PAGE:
The End of the NBA: Why Basketball Fans Should Hate the Miami Heat
In what was arguably the craziest free-agent summer ever, the Heat made moves and set precedents that spelled out the death of the NBA. With he acquisition of the “Big Three,” the Heat has torn the league in two. Now, instead of spread out talent and competitive teams they are forming the haves and the have-nots. The way the league is headed now, smaller markets like Charlotte and Cleveland are in dire straits.
Some may claim that the great dynasties over the years have had a multitude of talents, and that the combination of James, Wade, and Bosh is nothing new.
Jordan had Pippen and Rodman, Magic had Abdul-Jabbar and Worthy, Kobe had Shaq and Gasol, what’s the big deal now? The big deal is that Miami pilfered their talent by taking other team’s franchise players. The distinction lies in that there’s a difference between getting a supporting cast and stealing superstars. No other player has had a meeting with his greatest competition and negotiated a deal where they joined up on the same team, they played the game like men and built their reputation on their own merits.
This idea of “talent hoarding” had never been done on such a large scale before. Coming off back-to-back MVP seasons and three straight All-Star selections, LeBron was the premier talent in the league. He was in an organization that did nothing but support him and a city that loved him unconditionally. He abandoned his home without warning, in a blaze of infamy, in search of a ring. His choice threw the league into frenzy and started the trend that everyone should be concerned about.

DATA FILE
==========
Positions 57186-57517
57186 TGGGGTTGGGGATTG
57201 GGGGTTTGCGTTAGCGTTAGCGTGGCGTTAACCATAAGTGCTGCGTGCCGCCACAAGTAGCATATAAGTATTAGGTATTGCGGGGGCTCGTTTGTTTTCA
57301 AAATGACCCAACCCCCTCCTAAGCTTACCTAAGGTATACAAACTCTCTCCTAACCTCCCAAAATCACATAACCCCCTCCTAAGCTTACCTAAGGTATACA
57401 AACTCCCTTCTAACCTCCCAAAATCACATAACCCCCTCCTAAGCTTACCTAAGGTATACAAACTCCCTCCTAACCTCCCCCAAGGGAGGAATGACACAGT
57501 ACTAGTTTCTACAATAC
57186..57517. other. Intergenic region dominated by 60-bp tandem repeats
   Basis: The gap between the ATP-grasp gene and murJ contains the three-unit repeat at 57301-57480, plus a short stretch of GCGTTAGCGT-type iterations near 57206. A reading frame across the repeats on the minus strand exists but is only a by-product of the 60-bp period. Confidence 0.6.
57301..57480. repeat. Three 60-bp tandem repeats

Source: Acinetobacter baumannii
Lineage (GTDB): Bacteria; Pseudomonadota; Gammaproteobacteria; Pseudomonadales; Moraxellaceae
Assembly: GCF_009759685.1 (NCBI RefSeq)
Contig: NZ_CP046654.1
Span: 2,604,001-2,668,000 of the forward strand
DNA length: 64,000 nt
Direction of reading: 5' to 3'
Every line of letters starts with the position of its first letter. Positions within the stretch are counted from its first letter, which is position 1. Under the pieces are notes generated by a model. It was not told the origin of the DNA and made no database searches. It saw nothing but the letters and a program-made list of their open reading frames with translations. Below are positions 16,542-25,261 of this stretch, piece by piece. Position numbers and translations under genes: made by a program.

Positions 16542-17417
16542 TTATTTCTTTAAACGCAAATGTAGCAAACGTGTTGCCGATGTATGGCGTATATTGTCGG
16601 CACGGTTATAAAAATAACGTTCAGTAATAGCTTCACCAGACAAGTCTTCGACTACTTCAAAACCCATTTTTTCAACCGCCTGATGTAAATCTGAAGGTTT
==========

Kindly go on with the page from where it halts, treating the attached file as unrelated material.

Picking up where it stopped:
The owners were the first to realize its negative impact and are now pursuing a hard cap, however, lockout negotiations (or the lack thereof) have essentially destroyed the their plight.
With the lack of a hard cap and the precedent set by the Heat, the door has been blown wide open for the creation of more “super teams.” In addition to talent hoarding, this has also created a lack of loyalty towards the organizations. Franchise players like Chris Paul and Dwight Howard are more likely than not to leave their current teams in search of a new powerhouse home. This consolidation of talent will eventually result in a league devoid of competitive balance.
Without competition the league will become something of a joke, much like the rivalry between the Mets and the Yankees. When one or two teams dominate the entire league, fan support will dwindle drastically. The greed of a few will cause the downfall of many, and in effect end what fans now know as the NBA. Some of you may argue that I’m grasping at straws, and that these are nothing more than far fetched predictions, to the doubters I say, “It’s a slippery slope my friend; A very slippery slope.”
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